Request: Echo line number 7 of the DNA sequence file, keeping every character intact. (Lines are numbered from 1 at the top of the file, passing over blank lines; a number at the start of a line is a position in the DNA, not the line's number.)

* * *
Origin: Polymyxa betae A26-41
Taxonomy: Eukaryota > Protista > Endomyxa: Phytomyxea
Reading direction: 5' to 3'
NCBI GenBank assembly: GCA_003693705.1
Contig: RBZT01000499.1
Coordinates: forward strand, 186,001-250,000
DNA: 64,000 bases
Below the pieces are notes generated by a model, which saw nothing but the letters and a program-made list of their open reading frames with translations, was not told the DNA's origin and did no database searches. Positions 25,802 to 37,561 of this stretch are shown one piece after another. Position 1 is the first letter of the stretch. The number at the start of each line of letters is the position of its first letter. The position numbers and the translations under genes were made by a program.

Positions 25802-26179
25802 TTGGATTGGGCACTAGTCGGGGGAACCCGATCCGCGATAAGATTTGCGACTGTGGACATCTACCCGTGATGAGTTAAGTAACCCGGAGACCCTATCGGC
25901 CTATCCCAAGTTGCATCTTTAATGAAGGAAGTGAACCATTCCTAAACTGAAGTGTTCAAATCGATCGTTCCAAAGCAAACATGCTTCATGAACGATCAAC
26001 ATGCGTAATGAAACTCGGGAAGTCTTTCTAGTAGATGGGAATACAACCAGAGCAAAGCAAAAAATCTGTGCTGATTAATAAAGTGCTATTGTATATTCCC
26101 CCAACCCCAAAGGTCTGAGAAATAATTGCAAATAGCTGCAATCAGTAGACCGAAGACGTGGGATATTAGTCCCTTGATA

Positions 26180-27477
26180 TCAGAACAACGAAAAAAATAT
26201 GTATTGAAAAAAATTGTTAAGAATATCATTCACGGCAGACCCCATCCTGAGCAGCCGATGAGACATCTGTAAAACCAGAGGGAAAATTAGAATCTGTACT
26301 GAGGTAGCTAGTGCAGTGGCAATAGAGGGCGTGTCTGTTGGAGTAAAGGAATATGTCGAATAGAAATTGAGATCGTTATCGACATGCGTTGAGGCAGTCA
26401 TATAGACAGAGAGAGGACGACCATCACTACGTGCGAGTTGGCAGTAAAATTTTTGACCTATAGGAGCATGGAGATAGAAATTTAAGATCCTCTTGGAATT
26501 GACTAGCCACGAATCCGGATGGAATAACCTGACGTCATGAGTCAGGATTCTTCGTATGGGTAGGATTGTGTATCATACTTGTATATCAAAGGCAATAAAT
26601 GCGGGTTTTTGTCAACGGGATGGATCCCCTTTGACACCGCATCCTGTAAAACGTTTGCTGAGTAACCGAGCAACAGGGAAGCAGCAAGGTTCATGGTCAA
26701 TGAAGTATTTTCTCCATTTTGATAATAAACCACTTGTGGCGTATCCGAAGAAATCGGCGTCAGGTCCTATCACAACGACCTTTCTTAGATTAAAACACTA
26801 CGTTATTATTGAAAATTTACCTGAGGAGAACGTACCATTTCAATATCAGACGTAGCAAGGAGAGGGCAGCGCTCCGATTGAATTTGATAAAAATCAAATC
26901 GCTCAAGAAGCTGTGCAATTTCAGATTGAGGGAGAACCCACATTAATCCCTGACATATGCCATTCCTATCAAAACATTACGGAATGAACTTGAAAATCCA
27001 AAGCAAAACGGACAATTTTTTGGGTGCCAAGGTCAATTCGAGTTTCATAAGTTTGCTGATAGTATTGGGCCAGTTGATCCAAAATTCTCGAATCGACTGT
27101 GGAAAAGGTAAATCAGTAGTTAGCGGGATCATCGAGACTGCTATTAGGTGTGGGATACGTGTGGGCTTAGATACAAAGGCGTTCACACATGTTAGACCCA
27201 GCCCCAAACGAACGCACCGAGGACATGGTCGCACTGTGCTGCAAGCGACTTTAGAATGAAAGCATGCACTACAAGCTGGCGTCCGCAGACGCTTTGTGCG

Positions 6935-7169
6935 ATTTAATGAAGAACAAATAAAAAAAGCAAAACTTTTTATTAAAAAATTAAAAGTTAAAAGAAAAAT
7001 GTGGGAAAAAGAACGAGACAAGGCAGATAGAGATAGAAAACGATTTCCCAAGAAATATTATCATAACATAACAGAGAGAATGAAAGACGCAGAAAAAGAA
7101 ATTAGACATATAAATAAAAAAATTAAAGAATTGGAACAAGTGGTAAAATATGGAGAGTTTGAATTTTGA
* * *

DNA: 64,000 bases